Benjamin Francis Leftwich reemerges ‘After the Rain’

British+singer-songwriter+Benjamin+Francis+Leftwich+is+back+to+singing+with+his+second+album%C2%A0after+taking+a+break+to+mature+his+music.
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Benjamin Francis Leftwich reemerges ‘After the Rain’

British singer-songwriter Benjamin Francis Leftwich is back to singing with his second album after taking a break to mature his music.

British singer-songwriter Benjamin Francis Leftwich is back to singing with his second album after taking a break to mature his music.

Courtesy Nathalie Rubin

British singer-songwriter Benjamin Francis Leftwich is back to singing with his second album after taking a break to mature his music.

Courtesy Nathalie Rubin

Courtesy Nathalie Rubin

British singer-songwriter Benjamin Francis Leftwich is back to singing with his second album after taking a break to mature his music.

By ARTS & CULTURE EDITOR

English singer-songwriter Benjamin Francis Leftwich said he appreciates all genres of music and makes space for diverse styles in his repertoire. Although his favorite genre is hip-hop, one would never know it when hearing his calm, serenading style. After taking a break from the music world for five years, Leftwich is ready to sing out his personal experiences.

The 27-year-old artist’s 2011 debut album, Last Smoke Before the Snowstorm, earned him comparisons to Damien Rice, Jose Gonzalez and Iron & Wine. He released his second record, After the Rain, Aug. 19 as a musical journey influenced by his father’s death from cancer. With a world tour and more than 79 million listens on Spotify for his single “Shine,” The Guardian called the new album a “fragile, precious, oddly comforting thing.”

Leftwich recently played songs from his new album at his Nov. 6 show at Martyrs, 3855 N. Lincoln Ave., where The Chronicle spoke with him about the new record, how his father’s death affected his music and his feelings about music culture.

THE CHRONICLE: How have you grown musically and personally?

BENJAMIN FRANCIS LEFTWICH: I don’t see any distinction between my musical life and my personal life. I always try to write the most honest music, and when you are young, you can be quite impulsively creative. You learn to edit your own idea of honesty and think more about what you’re saying. As you grow up, you become less bothered with what’s the most indie thing.

How did the loss of your father affect your music?

When something like that happens in your life, it’s such a big thing; it affected my happiness, anger, sexuality, friendship, musicianship, artistry [and] where I was in the world geographically. That’s why I’ve taken quite a lot of time out of music, but I’m pleased I took that time to help me slowly get to a point where I am more at peace with things. I see the loss of my father as a main road going through the middle of the desert. Off that, there are subroads, and those roads for me are songs. Not every song on the album is about the loss directly, but they are all informed by it as my life during that time.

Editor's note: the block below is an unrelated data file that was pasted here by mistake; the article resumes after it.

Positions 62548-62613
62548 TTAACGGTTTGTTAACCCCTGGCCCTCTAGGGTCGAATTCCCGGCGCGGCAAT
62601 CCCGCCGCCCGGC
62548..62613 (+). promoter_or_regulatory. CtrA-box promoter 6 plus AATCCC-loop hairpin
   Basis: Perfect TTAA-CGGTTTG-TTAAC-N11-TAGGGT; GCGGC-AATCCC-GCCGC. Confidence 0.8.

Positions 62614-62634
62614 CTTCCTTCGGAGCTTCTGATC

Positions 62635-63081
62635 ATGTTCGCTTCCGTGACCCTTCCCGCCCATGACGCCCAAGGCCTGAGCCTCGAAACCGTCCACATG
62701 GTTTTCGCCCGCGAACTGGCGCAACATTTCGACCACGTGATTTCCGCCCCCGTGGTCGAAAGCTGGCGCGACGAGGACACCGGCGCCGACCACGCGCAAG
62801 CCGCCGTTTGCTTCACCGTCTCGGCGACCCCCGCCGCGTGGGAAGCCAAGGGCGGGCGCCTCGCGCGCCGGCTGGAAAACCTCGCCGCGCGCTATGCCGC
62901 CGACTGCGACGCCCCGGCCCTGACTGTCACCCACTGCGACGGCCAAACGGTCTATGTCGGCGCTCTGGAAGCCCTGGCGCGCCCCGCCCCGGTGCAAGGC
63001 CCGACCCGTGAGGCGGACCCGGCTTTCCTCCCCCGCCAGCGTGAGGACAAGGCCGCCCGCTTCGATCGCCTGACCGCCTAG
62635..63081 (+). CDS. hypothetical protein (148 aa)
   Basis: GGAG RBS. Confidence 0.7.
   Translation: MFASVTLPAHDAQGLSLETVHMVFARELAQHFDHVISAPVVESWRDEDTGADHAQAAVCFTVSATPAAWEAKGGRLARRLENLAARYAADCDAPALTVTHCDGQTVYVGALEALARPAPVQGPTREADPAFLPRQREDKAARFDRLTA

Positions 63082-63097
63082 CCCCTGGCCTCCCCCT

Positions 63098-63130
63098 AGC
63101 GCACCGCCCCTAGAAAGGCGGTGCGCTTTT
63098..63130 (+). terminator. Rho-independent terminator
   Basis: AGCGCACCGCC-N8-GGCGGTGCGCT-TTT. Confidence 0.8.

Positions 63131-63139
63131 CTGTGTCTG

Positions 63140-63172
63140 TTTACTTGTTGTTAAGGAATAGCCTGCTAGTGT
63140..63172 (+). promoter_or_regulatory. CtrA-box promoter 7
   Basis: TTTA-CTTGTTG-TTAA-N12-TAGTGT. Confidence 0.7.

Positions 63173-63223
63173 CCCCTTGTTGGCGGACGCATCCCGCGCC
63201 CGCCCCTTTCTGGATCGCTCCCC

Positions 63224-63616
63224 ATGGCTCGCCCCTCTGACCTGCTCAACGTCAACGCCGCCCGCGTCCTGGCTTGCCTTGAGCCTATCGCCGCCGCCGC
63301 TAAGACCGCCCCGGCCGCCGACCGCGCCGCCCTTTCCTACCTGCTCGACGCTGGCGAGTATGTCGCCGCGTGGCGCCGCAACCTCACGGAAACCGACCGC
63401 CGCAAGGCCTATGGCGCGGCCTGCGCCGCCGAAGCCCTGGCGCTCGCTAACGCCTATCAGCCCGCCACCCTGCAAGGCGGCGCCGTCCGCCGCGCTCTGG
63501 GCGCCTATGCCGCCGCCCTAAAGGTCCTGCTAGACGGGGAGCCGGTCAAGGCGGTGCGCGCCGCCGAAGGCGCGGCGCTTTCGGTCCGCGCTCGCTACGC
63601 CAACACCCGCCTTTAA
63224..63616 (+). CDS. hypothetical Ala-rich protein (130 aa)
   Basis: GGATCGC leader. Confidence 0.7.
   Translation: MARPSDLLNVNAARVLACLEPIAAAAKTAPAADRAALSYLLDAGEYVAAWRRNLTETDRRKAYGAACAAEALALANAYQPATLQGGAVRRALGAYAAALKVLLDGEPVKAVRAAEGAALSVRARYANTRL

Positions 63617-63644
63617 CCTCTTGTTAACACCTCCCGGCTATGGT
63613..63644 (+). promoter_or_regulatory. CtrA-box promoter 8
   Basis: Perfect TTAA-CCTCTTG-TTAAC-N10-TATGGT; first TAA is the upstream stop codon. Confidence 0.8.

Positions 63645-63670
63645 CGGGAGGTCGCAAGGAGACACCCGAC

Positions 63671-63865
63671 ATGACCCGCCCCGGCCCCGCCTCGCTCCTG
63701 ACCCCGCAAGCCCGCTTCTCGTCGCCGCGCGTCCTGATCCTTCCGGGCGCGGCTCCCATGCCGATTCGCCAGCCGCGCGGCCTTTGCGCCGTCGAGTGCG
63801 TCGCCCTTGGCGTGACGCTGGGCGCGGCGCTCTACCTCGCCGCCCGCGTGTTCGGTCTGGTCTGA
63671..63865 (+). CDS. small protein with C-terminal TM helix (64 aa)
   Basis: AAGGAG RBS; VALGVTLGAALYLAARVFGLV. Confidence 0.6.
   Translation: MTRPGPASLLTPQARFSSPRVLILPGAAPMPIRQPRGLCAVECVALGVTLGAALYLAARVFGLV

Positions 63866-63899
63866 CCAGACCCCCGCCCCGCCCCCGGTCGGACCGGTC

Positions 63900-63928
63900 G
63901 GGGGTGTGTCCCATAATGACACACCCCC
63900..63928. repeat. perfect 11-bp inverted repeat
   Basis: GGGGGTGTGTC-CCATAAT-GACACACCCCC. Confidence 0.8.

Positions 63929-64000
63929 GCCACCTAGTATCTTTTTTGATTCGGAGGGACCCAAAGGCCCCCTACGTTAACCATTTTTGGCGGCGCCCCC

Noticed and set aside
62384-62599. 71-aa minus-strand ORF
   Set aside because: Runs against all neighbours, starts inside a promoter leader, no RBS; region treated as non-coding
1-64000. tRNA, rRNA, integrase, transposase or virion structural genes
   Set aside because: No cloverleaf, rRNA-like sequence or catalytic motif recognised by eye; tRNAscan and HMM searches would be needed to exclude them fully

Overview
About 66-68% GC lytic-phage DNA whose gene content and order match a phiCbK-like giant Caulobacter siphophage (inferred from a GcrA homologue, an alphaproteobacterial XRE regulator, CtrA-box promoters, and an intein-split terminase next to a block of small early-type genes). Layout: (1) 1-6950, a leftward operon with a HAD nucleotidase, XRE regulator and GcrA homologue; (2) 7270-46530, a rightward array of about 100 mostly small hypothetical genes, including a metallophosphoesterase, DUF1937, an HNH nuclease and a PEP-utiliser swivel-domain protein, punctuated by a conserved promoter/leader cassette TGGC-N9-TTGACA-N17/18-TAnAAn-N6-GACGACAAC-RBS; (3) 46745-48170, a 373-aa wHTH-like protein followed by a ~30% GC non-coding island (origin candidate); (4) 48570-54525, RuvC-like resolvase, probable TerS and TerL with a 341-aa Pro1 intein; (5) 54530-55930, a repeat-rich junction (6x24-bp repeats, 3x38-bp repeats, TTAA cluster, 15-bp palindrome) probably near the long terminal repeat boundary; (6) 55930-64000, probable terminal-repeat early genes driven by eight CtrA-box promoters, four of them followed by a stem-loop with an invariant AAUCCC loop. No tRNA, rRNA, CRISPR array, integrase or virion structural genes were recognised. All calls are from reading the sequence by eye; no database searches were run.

Which song is dearest to you from After the Rain?

“Kicking Roses” because it is the most honest. I feel like I am looking into a mirror when I am singing that song. “Tell me why you’re kicking every rose that you come across? / Walking like a man but you never been so lost.” It’s about us stupid men getting rid of so many beautiful things around us and then looking back and thinking, “God, what have I done?”

How do you stay grounded on tour?

I don’t. It is hard and that is why so many musicians—almost all the musicians I know —struggle with drug problems or mental problems when they come off tour because they are trying to look for something to recreate that pace of life, that experience. You’re the king or queen of your own world for a while, and then it’s back to reality. That can be a really tricky thing to deal with and that’s part of the discipline of being a touring musician—learning how to pack properly, how to eat properly and how to look after yourself mentally—at least try.

Do you feel pressure to continuously create music?

Yeah, as I have grown up I am a lot more aware of the game. Personally, I don’t feel any pressure, but I understand why there is pressure and some of the consequences of taking time [off]. I always just want to write the music that is the most beautiful and honest. I would rather go back and work in a cafe than rush out an album I’m not happy with. Ultimately, I am leaving a mark after I die, as we all are as a journalist, musician, [or] scientist. Whenever you’re passionate about something, you have got to treat it with respect and not rush it because someone says a record’s got to come out.

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